Microsoft CEO Satya Nadella just wrapped up the keynote at the company’s big developer conference, Microsoft BUILD. This year, the keynote was a wild ride through the future of what Microsoft thinks the world will look like, but in between the philosophy quotes and visions of dystopias where you have Skype embedded in your car dashboard, Microsoft actually did reveal a few new projects and products.
This year is all about software, AI, distributed computing, and the “multi-device” experience. In case it wasn’t clear before, Microsoft wants to make it clear that it doesn’t care if you’re using a Windows PC, a Mac, an Android phone, or anything else that can access the internet. It just wants you to be using its platform and its software to do so, and that’s at the core of everything the company announced today.
Microsoft Your Phone
The most instantly-useful thing Microsoft showed off is an app called Your Phone. It provides a mirror of both Android and iOS devices to your Windows 10 PC, letting you manage phone apps directly from the desktop. The level of integration you get depends on your device (as you’d expect, Android allows far more access to core features than iOS). Microsoft can mirror the entire Android interface to a Windows 10 PC, while iOS is limited to things like texts, photos, and notifications.
Your Phone will be available to Windows Insider beta testers this week, with the feature set to come to all users in a Windows update this fall.
Microsoft Layout is the latest evolution in Microsoft’s push towards mixed reality. The tool lets you design and visualize real-world spaces using a Microsoft HoloLens headset, or a third-party mixed reality headset. You can define a virtual floor plan, and then move models around it, resizing and placing using gesture control. The applications are obvious for designers, architects, and engineers, with the focus clearly being on business rather than consumers.
We’ve seen VR and AR apps that let you visualize furniture or appliances in your own home before buying, but this is clearly meant more as an extension of commercial CAD programs rather than a way for Ikea to sell more dressers. The uses being shown in Microsoft’s keynote were for process engineers designing items for factory lines, or architects visualizing the interior of buildings.
Hey Cortana, meet Alexa
A surprise guest at Microsoft’s event was an Amazon executive, who showed up to demonstrate a new tie-in between Cortana and Alexa, two supposedly-rivalrous AIs. Amazon is allowing Cortana as a skill on its own Alexa devices, so that you can access your calendar and email through Cortana rather than Alexa. It’s less convenient and noticeably slower than Alexa right now, but it’s still a big deal that Microsoft is running its AI on an Amazon Echo. It seems that Microsoft is accepting it’s lost the race to make Cortana relevant for your smart home experience, and that fight is up to Amazon Alexa and Google Home instead.
So, for the time being, Microsoft is selling Cortana as your personal assistant to manage schedules and emails, rather than turn lights on and off or play music. But to keep Windows relevant, Microsoft is also allowing Alexa to run natively on Windows 10 PCs, including always-listening voice commands.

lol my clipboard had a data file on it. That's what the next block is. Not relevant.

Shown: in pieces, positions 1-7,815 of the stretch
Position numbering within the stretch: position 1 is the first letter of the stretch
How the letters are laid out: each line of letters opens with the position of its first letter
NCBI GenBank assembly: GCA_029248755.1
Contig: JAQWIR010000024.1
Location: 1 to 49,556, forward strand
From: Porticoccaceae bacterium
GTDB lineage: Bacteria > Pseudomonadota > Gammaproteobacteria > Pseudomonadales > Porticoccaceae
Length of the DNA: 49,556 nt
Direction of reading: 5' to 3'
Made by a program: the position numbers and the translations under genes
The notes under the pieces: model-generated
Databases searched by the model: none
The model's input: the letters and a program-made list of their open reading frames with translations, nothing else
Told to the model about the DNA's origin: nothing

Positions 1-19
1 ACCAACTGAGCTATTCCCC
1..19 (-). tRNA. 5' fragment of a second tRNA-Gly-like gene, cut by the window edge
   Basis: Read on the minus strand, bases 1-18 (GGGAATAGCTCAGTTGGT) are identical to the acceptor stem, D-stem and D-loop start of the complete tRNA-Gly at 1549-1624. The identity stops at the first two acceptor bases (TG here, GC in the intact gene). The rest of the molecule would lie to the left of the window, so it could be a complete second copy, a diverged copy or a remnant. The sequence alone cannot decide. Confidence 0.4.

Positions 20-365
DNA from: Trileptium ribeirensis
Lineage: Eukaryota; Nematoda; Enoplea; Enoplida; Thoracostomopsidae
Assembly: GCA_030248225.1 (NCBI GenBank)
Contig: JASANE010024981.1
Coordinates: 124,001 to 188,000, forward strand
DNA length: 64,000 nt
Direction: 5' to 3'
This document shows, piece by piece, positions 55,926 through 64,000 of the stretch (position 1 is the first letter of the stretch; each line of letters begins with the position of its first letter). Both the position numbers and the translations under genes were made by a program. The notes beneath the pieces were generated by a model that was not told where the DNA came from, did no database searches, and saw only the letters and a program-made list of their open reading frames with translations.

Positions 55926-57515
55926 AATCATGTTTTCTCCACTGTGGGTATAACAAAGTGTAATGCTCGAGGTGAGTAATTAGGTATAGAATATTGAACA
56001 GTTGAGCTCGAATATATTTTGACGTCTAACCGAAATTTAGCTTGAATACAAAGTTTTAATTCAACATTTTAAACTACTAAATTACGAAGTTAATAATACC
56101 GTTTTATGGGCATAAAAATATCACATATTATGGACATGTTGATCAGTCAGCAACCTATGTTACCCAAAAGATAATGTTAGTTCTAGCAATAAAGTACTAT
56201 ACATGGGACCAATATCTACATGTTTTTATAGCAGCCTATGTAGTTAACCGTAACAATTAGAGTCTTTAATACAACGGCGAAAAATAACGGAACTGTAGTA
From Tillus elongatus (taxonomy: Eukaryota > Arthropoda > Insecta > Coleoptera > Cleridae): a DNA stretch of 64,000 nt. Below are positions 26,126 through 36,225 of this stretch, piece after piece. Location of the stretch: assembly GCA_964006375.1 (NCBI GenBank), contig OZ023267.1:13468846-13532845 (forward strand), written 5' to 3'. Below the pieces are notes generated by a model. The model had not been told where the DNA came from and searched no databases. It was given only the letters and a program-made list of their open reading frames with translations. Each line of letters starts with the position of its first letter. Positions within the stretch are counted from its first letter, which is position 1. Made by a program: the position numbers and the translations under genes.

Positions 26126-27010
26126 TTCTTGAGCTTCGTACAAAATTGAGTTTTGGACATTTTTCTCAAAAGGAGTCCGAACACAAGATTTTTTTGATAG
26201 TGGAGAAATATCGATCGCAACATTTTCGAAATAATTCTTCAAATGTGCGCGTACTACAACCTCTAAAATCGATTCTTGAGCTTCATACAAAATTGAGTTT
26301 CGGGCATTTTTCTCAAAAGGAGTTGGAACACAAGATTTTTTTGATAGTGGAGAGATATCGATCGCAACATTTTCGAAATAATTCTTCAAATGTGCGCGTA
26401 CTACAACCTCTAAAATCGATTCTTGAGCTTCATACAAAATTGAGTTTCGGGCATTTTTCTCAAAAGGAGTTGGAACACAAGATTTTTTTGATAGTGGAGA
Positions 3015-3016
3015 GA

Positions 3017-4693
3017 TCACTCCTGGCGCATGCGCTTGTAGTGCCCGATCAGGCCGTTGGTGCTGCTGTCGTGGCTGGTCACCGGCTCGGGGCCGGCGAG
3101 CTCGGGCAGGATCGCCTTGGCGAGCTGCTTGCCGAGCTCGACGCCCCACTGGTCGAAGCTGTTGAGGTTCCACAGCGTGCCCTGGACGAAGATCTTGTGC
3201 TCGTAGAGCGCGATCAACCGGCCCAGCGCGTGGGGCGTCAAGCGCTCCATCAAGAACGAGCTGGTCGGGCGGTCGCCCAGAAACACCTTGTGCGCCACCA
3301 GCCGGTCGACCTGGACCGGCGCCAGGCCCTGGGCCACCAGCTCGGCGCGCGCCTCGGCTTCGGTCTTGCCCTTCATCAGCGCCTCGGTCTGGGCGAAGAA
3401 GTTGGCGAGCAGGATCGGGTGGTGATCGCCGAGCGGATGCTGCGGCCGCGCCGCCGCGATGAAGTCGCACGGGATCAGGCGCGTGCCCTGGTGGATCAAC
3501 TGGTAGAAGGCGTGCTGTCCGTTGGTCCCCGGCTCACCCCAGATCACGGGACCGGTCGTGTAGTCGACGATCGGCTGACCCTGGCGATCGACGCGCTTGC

Microsoft running your meeting
Office productivity was at the core of everything Microsoft was showing off today, and its meeting demo was perhaps the most complete example that Microsoft demoed. It rigged a conference room with a Surface Hub smart screen at the front, smart speaker in the center of the table, and internet-connected cameras monitoring the room. By combining the data from the microphones and the cameras, Microsoft’s AI can build up a real-time record of the meeting. A transcript of the conversation, divided by individual user, shows up just seconds after the words are spoken on the side of the screen. The AI recognizes actionable statements (“I’ll follow up with him) and puts them in a ledger on the right, and can facilitate conversations in an ongoing way. Microsoft also says that the transcript can be translated into different languages in real time.
Microsoft then took things a step further by integrating Hololens, so that a user can pair with the Surface Hub and then examine an image or dataset in VR, while everyone else in the meeting can see what they’re seeing. The example on stage was slightly forced and unnatural, but it’s easy to see the potential of a more intelligent meeting format.
AI for accessibility
Throughout Microsoft’s entire presentation, accessibility was an everyday theme of its products. The meeting transcript, for example, let a deaf employee participate more fully in the meeting, as well as being useful for every single attendee as a record of the meeting. But Microsoft is also making a more specific commitment to accessibility with a $25 million fund, which will go to developers, universities, nongovernmental organizations, or anyone who wants to use AI to improve the lives of people with disabilities.
There are three main areas of focus: work, life, and human connections, with Microsoft aiming to provide seed funding to ideas, and then further funding for the most promising endeavors. In a blog post, Microsoft President Brad Smith highlighted Microsoft Translator, Helpicto, and Seeing AI as examples of the kind of products it wants to develop.